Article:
I want the user to select a directory where a file that I will then generate will be saved. I know that in WPF I should use the OpenFileDialog from Win32, but unfortunately the dialog requires file(s) to be selected - it stays open if I simply click OK without choosing one. I could "hack up" the functionality by letting the user pick a file and then strip the path to figure out which directory it belongs to but that's unintuitive at best. Has anyone seen this done before?


15 Answers 15


You can use the built-in FolderBrowserDialog class for this. Don't mind that it's in the System.Windows.Forms namespace.

using (var dialog = new System.Windows.Forms.FolderBrowserDialog())
    System.Windows.Forms.DialogResult result = dialog.ShowDialog();

If you want the window to be modal over some WPF window, see the question How to use a FolderBrowserDialog from a WPF application.

EDIT: If you want something a bit more fancy than the plain, ugly Windows Forms FolderBrowserDialog, there are some alternatives that allow you to use the Vista dialog instead:

  • Third-party libraries, such as Ookii dialogs (.NET 4.5+)

  • The Windows API Code Pack-Shell:

      using Microsoft.WindowsAPICodePack.Dialogs;
      var dialog = new CommonOpenFileDialog();
      dialog.IsFolderPicker = true;
      CommonFileDialogResult result = dialog.ShowDialog();

    Note that this dialog is not available on operating systems older than Windows Vista, so be sure to check CommonFileDialog.IsPlatformSupported first.

  • 84
    Do note that this is an awful dialog. You can't copy & paste a path into it, and it doesn't support favourite folders. Overall, I'd give it a 0 out of 5 and recommend nobody ever use it. Except that there was no reasonable alternative until Windows Vista came out with the much better folder dialog. There are good free libraries that show the good dialog on Vista+, and the bad one on XP. – Roman Starkov Dec 26 '11 at 22:51
  • 79
    Still, why does WPF offer a great OpenFileDialog but no OpenFolderDialog? Isn't that a bit strange? Why is WPF lacking here? Are there any plans to add a class for this dialog in WPF? – Paul-Sebastian Manole Jan 28 '13 at 22:05
  • 14
    Don't forget that FolderBrowserDialog is disposable. – LosManos Mar 11 '14 at 13:45
  • 9
    Note that in order to use CommonOpenFileDialog from WindowsAPICodePack you need to Install-Package WindowsAPICodePack-Shell. The link provided in the answer doesn't list that. – Nikola Novak Dec 18 '14 at 0:20
  • 7
    "The type or namespace CommonOpenFileDialog could not be found". It's 2017 and I can't pick a folder – Nick.McDermaid Jun 17 '17 at 9:02

I created a UserControl which is used like this:

  <UtilitiesWPF:FolderEntry Text="{Binding Path=LogFolder}" Description="Folder for log files"/>

The xaml source looks like this:

<UserControl x:Class="Utilities.WPF.FolderEntry"
        <Button Margin="0" Padding="0" DockPanel.Dock="Right" Width="Auto" Click="BrowseFolder">...</Button>
        <TextBox Height="Auto" HorizontalAlignment="Stretch" DockPanel.Dock="Right" 
           Text="{Binding Text, RelativeSource={RelativeSource FindAncestor, AncestorType={x:Type UserControl}}}" />

and the code-behind

public partial class FolderEntry {
    public static DependencyProperty TextProperty = DependencyProperty.Register("Text", typeof(string), typeof(FolderEntry), new FrameworkPropertyMetadata(null, FrameworkPropertyMetadataOptions.BindsTwoWayByDefault));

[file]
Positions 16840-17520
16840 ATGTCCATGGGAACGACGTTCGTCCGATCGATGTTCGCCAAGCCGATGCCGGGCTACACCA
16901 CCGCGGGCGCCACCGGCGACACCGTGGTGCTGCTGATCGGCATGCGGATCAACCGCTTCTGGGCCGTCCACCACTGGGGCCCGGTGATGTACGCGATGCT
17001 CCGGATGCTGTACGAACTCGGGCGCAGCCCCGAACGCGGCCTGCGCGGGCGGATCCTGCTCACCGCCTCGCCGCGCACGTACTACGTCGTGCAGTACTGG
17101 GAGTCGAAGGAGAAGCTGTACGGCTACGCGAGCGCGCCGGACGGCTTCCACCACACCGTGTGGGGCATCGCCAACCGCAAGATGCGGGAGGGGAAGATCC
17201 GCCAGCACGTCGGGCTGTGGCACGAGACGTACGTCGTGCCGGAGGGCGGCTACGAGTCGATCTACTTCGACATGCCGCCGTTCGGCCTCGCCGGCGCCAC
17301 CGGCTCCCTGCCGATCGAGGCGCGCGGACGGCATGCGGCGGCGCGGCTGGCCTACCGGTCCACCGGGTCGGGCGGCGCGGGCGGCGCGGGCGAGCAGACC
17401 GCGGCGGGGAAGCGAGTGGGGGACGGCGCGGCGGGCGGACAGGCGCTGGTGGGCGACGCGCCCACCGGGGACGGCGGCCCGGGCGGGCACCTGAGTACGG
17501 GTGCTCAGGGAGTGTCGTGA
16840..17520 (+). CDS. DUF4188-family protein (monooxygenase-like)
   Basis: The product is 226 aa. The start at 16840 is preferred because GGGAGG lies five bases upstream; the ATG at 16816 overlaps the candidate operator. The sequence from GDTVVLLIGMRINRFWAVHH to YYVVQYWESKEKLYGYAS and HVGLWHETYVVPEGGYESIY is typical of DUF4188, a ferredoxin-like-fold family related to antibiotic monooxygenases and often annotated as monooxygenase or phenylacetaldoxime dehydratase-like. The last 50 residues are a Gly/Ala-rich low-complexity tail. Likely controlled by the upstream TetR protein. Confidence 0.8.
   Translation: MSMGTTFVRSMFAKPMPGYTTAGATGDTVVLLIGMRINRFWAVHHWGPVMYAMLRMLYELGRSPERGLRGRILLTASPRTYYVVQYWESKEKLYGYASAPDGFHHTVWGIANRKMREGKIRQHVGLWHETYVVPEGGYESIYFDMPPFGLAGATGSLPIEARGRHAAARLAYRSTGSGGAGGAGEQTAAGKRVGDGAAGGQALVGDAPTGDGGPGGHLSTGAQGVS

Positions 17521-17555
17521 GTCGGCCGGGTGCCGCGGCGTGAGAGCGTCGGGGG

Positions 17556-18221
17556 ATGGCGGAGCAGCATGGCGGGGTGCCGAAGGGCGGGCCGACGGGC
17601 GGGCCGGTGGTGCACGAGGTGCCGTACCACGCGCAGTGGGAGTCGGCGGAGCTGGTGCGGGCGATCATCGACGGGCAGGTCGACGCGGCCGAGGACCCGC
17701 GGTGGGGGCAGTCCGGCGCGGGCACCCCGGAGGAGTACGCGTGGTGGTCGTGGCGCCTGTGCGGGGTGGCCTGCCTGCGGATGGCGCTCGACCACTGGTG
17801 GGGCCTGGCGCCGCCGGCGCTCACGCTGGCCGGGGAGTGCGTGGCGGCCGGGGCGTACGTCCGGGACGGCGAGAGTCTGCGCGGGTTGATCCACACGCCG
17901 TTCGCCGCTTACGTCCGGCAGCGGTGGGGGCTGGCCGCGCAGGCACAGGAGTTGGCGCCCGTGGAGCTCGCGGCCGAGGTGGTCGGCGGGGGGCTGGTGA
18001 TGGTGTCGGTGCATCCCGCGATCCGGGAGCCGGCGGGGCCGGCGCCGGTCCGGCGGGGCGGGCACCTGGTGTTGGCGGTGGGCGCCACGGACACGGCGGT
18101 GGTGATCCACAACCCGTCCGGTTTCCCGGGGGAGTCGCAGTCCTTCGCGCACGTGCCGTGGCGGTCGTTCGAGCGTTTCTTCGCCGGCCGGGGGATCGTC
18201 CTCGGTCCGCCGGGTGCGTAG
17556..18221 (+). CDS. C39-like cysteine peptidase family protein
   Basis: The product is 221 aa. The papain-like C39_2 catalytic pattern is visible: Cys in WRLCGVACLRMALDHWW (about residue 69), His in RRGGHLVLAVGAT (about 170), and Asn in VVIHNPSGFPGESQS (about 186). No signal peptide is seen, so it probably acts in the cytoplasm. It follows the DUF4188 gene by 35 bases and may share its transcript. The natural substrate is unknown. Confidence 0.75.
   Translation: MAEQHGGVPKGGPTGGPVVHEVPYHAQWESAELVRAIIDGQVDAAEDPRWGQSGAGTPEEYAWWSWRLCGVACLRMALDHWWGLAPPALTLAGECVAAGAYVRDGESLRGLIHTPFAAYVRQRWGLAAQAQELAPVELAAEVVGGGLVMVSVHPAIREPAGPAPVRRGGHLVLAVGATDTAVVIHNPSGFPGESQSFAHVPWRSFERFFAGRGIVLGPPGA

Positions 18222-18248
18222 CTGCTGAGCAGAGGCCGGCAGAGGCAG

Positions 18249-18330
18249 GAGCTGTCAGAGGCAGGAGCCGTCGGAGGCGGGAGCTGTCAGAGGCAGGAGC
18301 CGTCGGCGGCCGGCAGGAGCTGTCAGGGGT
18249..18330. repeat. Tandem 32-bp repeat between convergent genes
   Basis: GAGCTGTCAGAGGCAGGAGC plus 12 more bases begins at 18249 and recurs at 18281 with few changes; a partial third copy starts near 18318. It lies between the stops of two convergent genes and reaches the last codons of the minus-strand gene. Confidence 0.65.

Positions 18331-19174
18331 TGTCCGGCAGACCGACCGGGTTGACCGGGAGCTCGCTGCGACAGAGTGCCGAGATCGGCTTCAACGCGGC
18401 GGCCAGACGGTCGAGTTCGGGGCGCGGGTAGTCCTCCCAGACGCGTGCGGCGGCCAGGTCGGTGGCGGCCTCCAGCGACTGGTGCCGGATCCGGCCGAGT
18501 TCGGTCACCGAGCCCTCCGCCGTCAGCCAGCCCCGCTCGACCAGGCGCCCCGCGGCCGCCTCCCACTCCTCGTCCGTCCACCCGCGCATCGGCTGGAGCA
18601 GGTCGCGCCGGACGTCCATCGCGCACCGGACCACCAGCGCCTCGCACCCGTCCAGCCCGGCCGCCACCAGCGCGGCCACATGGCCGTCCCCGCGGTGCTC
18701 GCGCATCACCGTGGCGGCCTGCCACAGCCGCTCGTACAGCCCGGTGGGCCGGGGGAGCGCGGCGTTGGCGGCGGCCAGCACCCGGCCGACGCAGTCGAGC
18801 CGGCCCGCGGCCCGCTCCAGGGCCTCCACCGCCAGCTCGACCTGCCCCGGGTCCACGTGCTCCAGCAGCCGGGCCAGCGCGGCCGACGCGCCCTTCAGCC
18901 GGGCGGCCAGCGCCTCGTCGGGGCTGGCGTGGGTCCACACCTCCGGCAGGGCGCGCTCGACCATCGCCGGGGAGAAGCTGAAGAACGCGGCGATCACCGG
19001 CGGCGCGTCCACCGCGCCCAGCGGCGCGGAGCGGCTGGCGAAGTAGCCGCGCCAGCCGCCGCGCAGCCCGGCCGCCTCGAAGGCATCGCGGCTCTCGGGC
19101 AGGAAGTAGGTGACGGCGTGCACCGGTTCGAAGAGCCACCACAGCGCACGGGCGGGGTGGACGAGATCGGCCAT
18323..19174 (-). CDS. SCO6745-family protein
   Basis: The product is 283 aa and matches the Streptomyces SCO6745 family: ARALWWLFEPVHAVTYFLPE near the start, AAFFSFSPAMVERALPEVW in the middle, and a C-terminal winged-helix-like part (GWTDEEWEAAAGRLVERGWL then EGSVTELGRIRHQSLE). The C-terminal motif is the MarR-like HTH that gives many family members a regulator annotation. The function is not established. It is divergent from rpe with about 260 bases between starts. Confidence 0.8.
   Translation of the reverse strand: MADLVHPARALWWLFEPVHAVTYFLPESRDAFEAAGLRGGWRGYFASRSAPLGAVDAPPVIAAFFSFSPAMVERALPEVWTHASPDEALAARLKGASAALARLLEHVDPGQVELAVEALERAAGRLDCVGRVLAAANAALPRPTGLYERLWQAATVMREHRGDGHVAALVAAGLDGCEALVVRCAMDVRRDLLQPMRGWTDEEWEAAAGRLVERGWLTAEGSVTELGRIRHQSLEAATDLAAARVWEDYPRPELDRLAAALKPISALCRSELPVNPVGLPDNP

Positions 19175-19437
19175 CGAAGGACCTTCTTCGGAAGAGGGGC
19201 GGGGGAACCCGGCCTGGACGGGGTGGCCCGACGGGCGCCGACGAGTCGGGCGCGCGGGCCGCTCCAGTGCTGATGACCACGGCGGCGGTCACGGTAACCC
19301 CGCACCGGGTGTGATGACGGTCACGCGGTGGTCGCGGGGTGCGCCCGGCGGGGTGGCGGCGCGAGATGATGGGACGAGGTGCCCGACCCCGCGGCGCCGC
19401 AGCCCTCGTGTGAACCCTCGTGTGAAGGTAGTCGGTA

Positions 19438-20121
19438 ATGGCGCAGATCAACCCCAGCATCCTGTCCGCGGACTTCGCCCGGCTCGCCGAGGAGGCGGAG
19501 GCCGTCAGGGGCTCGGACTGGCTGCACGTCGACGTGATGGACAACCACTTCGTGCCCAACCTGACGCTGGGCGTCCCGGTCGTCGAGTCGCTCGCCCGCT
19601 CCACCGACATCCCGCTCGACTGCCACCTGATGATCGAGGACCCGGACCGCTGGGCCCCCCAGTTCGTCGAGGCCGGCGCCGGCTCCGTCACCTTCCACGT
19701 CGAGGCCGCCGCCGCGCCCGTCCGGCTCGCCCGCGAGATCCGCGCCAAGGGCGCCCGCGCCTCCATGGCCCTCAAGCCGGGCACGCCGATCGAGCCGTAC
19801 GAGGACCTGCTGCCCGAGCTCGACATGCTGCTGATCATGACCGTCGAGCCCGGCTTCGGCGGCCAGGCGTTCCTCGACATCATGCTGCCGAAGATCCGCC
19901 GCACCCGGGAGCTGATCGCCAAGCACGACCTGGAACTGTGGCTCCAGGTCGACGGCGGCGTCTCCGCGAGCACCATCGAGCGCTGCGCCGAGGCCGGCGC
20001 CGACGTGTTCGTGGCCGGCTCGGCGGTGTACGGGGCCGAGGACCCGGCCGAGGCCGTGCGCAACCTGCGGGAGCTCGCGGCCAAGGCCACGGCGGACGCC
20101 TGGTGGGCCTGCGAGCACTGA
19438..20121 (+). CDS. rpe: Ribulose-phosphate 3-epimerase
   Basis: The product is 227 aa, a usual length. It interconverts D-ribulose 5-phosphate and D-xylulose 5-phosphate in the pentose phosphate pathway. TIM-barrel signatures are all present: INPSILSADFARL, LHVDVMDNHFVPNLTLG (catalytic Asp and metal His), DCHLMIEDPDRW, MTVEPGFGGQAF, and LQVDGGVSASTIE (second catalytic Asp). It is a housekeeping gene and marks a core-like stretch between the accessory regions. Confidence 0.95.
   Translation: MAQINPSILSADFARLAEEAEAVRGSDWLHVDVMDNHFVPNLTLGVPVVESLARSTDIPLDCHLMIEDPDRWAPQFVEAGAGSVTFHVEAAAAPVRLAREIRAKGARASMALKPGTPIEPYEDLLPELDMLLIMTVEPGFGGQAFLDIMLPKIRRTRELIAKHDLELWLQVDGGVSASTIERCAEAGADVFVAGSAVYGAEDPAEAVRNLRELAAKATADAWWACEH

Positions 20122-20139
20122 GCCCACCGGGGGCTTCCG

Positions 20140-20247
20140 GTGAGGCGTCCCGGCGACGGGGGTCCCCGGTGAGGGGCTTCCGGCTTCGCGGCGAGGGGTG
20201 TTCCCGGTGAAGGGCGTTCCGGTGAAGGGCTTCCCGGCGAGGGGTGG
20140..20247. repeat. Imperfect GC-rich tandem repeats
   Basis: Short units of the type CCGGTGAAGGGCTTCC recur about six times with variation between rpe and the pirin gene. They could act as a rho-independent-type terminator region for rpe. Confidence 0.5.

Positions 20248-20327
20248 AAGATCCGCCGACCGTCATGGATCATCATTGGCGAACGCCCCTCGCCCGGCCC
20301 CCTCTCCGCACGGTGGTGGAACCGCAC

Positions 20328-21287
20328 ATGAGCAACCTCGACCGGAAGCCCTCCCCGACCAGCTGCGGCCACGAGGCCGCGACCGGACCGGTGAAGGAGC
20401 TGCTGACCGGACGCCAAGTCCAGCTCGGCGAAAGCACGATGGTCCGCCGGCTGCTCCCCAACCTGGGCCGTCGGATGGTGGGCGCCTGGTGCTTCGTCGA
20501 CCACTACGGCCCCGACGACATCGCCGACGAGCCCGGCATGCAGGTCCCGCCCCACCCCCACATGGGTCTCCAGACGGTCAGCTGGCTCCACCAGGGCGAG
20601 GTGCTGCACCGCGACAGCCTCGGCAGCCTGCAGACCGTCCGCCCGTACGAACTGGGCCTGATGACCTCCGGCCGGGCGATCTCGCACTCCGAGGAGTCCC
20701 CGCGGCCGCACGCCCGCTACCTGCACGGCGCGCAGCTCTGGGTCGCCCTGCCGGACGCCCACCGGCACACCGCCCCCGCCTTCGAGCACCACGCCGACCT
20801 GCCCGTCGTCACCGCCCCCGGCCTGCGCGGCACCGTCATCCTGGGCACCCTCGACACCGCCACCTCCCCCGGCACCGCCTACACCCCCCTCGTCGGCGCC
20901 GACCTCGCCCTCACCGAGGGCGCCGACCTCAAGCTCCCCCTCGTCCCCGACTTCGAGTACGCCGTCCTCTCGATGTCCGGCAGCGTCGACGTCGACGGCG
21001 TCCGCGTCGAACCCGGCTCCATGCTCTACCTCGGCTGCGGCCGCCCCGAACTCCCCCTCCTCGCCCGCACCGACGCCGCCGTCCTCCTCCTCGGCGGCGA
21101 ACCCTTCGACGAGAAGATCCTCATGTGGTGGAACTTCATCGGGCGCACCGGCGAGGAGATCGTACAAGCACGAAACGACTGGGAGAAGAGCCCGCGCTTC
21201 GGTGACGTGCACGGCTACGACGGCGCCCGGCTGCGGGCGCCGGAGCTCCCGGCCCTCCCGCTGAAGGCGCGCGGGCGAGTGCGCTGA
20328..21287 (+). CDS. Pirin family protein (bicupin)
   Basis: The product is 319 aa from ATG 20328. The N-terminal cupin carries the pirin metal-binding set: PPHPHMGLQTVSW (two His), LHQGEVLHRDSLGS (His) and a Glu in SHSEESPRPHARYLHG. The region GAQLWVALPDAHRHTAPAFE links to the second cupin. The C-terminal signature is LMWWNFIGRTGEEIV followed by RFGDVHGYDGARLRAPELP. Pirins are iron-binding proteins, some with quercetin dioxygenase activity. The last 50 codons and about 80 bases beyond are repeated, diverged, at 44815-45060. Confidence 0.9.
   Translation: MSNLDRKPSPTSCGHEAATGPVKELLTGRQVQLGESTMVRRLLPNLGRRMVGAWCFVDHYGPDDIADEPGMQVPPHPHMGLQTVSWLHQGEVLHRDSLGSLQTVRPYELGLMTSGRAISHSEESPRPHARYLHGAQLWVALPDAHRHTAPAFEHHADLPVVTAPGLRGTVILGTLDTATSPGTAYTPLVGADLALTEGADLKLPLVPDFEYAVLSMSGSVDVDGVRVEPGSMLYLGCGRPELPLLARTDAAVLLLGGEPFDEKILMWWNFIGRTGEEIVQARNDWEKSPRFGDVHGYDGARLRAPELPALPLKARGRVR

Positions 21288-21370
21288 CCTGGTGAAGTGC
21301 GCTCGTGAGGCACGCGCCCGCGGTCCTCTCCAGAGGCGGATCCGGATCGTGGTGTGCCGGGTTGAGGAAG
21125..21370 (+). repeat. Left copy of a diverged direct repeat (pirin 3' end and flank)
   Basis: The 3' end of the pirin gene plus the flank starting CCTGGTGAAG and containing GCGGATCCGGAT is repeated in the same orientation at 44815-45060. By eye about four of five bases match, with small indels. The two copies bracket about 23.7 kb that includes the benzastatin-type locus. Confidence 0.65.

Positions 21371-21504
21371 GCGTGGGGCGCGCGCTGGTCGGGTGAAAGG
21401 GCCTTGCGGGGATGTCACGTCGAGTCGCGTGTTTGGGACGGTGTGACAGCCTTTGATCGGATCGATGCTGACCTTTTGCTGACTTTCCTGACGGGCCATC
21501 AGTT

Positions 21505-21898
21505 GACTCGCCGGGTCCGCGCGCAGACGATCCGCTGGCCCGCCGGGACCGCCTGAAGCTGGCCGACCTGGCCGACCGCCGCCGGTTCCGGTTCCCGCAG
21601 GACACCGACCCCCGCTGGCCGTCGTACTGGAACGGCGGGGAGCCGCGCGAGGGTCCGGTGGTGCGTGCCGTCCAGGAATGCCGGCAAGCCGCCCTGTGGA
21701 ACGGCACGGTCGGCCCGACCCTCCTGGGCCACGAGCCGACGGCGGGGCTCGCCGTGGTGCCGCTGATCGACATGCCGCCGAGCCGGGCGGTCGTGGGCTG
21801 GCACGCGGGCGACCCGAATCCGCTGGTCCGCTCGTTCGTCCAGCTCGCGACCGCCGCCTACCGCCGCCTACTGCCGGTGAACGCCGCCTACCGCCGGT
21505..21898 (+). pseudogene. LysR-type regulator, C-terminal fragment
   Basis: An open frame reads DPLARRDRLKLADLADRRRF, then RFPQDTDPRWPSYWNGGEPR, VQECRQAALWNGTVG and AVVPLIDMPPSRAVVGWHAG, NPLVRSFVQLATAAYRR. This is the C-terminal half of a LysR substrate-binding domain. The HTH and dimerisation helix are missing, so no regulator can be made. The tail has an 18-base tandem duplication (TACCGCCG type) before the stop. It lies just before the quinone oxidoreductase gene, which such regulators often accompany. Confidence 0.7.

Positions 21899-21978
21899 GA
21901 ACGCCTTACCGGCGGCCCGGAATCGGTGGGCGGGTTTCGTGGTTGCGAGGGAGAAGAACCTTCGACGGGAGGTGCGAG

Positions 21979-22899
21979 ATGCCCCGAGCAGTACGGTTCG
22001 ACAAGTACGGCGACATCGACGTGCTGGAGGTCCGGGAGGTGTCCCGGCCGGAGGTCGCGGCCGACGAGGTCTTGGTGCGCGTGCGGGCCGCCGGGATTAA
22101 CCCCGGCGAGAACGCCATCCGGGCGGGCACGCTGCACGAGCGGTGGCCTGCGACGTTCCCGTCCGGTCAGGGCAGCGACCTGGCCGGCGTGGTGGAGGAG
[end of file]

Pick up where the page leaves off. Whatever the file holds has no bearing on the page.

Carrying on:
public static DependencyProperty DescriptionProperty = DependencyProperty.Register("Description", typeof(string), typeof(FolderEntry), new PropertyMetadata(null));

    public string Text { get { return GetValue(TextProperty) as string; } set { SetValue(TextProperty, value); }}

    public string Description { get { return GetValue(DescriptionProperty) as string; } set { SetValue(DescriptionProperty, value); } }

    public FolderEntry() { InitializeComponent(); }

    private void BrowseFolder(object sender, RoutedEventArgs e) {
        using (FolderBrowserDialog dlg = new FolderBrowserDialog()) {
            dlg.Description = Description;
            dlg.SelectedPath = Text;
            dlg.ShowNewFolderButton = true;
            DialogResult result = dlg.ShowDialog();
            if (result == System.Windows.Forms.DialogResult.OK) {
                Text = dlg.SelectedPath;
                BindingExpression be = GetBindingExpression(TextProperty);
                if (be != null)
  • 1
    +1, nice example on how to write a UserControl. One question: Why do you need be.UpdateSource? Shouldn't change notifications be automatic in dependency properties? – Heinzi Dec 17 '09 at 15:14
  • 4
    You could specify in the binding when to fire the updates. By default it's on the LostFocus but you can tell it to fire updates on PropertyChanged as well. – Alexandra Dec 17 '09 at 16:52
  • 3
    The binding will then also be updated for every keystroke. If the user does some kind of validation on update (e.g. Directory.Exist) it might cause problems. – adrianm Dec 18 '09 at 7:53

Ookii folder dialog can be found at Nuget.

PM> Install-Package Ookii.Dialogs.Wpf

And, example code is as below.

var dialog = new Ookii.Dialogs.Wpf.VistaFolderBrowserDialog();
if (dialog.ShowDialog(this).GetValueOrDefault())
    textBoxFolderPath.Text = dialog.SelectedPath;

More information on how to use it: https://github.com/augustoproiete/ookii-dialogs-wpf

  • tnx your way was shortest – ehsan wwe May 20 '19 at 7:03

I'm using Ookii dialogs for a while and it work nice for WPF.

Here's the direct page:



For those who don't want to create a custom dialog but still prefer a 100% WPF way and don't want to use separate DDLs, additional dependencies or outdated APIs, I came up with a very simple hack using the Save As dialog.

No using directive needed, you may simply copy-paste the code below !

It should still be very user-friendly and most people will never notice.

The idea comes from the fact that we can change the title of that dialog, hide files, and work around the resulting filename quite easily.

It is a big hack for sure, but maybe it will do the job just fine for your usage...